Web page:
... and much paper characterises the progress we report in this edition of the Magaliesberg Biosphere Newsletter.
The Magaliesberg Biosphere Initiative Group (MBIG) is gearing up for the management of the Biosphere to be in the hands of a formally appointed Board, drawn from the members of the Biosphere.
A non-profit company - the Magaliesberg Biosphere - is currently being registered by the law firm, Bell Dewar & Hall and should be completed soon. For the purposes of registration, members of the MBIG will fulfil the role of directors. As soon as a large enough number of the Biosphere community have become members, the directors will be replaced through an election process.
Members are joining from many different sectors of the Biosphere community: landowners and land occupiers, tourism enterprises, industries, mines, schools, universities, faith organisations, NGO’s and many others.
One of our most valued recent members was the Rhenosterspruit Conservancy (see story below). A few days later we spoke at a meeting of the Hartebeespoort Tourism Association and once again the Biosphere was enthusiastically welcomed with many environmentally responsible tourism venues joining, as well as the Association itself.
There is no charge for membership and many advantages. It requires no more than a signed commitment to uphold the values of the Biosphere and to complete a questionnaire for the database. (Visit the website www.magaliesbergbiosphere.co.za for details and see 'Values and Membership' in this newsletter ).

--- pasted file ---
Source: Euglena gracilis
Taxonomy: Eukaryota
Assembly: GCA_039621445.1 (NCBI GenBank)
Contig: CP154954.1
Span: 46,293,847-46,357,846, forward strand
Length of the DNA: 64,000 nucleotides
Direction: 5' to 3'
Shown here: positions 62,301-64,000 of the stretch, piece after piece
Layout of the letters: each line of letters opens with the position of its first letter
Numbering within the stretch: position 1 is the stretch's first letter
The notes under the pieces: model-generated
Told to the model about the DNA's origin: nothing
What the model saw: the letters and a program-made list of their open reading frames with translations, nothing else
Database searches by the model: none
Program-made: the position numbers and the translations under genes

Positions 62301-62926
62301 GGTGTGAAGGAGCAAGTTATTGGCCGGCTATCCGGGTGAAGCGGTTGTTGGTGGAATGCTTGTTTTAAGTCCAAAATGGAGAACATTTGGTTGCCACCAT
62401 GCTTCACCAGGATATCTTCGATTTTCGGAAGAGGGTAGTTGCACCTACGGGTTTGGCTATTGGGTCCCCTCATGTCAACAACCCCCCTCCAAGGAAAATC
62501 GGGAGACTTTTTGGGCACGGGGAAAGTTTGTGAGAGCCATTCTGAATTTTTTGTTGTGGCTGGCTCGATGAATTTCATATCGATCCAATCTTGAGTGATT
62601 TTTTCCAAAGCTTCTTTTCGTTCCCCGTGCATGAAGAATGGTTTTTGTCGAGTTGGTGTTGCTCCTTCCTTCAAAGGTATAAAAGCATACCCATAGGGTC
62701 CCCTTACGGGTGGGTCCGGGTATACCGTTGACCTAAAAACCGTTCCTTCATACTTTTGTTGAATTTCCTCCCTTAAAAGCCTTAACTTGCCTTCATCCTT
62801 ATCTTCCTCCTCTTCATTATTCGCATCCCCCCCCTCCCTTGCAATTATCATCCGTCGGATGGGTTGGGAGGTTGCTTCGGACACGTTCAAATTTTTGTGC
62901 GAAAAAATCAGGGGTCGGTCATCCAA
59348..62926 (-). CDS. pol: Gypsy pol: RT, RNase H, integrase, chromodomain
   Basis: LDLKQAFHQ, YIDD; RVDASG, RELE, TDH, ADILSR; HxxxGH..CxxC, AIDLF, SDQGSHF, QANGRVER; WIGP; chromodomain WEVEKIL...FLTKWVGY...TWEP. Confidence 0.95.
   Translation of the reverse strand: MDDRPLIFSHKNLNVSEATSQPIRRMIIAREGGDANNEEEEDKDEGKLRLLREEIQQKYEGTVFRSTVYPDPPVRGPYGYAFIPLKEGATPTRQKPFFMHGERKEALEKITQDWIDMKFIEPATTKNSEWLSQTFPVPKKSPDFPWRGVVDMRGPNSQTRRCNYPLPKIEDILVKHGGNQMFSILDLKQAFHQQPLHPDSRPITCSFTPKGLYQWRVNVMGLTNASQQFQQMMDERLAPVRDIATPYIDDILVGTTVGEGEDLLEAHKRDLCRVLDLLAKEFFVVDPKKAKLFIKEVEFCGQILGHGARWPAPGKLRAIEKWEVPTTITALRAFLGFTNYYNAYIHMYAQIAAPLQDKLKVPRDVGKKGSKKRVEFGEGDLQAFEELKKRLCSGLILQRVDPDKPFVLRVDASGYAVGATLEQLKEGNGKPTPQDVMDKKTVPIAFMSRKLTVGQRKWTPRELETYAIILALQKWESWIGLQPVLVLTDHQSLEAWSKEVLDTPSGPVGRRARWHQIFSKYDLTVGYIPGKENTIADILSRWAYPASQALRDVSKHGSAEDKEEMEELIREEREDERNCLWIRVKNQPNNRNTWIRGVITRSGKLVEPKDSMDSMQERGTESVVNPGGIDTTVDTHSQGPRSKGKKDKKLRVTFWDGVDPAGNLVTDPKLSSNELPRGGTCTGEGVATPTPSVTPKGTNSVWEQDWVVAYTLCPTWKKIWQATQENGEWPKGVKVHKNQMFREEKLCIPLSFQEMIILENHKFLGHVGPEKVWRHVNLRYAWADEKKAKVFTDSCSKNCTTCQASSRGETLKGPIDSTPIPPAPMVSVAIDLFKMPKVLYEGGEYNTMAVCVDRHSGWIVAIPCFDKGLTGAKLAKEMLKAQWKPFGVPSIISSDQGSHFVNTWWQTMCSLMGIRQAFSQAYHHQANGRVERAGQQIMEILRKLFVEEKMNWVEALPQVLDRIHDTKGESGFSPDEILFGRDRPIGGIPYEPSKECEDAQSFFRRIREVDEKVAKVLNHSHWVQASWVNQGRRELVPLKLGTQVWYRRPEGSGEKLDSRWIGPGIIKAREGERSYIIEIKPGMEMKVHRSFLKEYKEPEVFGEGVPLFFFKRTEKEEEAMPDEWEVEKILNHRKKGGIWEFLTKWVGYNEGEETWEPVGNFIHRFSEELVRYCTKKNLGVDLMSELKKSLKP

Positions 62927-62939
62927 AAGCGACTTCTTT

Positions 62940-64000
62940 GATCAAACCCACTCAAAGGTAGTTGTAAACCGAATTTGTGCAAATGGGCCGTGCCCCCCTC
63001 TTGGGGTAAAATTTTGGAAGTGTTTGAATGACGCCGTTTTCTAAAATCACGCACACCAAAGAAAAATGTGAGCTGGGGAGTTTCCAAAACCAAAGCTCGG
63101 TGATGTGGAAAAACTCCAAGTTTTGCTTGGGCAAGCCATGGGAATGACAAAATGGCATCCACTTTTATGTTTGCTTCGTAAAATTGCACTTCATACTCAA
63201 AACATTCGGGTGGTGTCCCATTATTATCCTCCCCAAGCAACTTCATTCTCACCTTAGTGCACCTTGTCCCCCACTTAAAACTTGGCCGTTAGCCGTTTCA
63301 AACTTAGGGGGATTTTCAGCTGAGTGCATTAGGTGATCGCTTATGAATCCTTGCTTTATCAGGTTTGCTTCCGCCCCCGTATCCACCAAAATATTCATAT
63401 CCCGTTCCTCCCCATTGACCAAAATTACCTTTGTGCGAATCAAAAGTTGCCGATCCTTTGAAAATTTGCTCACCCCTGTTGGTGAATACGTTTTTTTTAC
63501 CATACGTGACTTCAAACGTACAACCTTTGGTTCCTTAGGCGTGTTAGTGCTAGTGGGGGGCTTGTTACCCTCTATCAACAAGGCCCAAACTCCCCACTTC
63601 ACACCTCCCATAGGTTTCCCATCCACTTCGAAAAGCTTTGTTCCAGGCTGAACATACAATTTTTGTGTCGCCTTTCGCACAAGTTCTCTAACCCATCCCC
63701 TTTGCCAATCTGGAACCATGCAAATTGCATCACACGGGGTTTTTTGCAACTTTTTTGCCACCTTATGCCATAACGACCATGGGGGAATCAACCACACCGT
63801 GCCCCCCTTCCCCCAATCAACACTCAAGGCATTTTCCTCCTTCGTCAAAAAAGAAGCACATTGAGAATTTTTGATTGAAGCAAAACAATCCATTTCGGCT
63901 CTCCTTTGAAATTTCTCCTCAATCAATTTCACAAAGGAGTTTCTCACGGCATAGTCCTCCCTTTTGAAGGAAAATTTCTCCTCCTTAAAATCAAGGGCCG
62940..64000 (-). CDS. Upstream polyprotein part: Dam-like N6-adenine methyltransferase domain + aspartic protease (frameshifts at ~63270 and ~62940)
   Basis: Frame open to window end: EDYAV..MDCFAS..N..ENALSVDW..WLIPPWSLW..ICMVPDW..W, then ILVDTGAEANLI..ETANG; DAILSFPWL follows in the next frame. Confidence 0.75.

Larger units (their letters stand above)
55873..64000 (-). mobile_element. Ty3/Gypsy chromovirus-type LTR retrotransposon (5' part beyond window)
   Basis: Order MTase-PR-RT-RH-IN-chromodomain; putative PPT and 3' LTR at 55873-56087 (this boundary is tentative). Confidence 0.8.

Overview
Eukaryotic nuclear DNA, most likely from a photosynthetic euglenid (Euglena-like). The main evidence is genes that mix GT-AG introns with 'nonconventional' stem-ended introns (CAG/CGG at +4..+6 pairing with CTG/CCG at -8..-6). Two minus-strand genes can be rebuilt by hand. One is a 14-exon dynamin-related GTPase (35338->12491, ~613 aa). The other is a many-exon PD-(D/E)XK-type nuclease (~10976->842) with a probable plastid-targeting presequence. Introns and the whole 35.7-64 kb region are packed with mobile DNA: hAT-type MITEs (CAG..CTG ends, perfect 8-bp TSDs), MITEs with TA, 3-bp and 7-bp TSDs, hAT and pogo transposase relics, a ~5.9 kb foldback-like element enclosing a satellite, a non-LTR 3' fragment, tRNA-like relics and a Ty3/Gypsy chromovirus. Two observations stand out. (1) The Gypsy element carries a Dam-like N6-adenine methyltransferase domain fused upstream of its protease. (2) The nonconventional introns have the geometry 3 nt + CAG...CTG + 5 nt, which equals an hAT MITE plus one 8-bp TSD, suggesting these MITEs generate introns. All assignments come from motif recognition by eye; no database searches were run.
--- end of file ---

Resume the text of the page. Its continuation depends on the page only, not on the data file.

Members can have links to the Biosphere website and are entitled to display the Biosphere trademark on their stationery, marketing literature and elsewhere. We are looking forward to seeing a rash of biosphere signs and logos.
Government responsibility to have the biosphere formally registered with UNESCO is also advancing. The North West Province has called for tenders for a consultant to do the registration work for them and a number of applications have evidently been received. These are currently going through the long bureaucratic process of evaluation after which, if a competent consultant is appointed, we can look forward to progress with the registration formalities.
Another positive is that the massive grant of R4 million to the North West Province from Finland, although not available to the Biosphere Company, is evidently being spent on government biosphere-related work - several state officials will be flying to Finland soon to learn more about biospheres.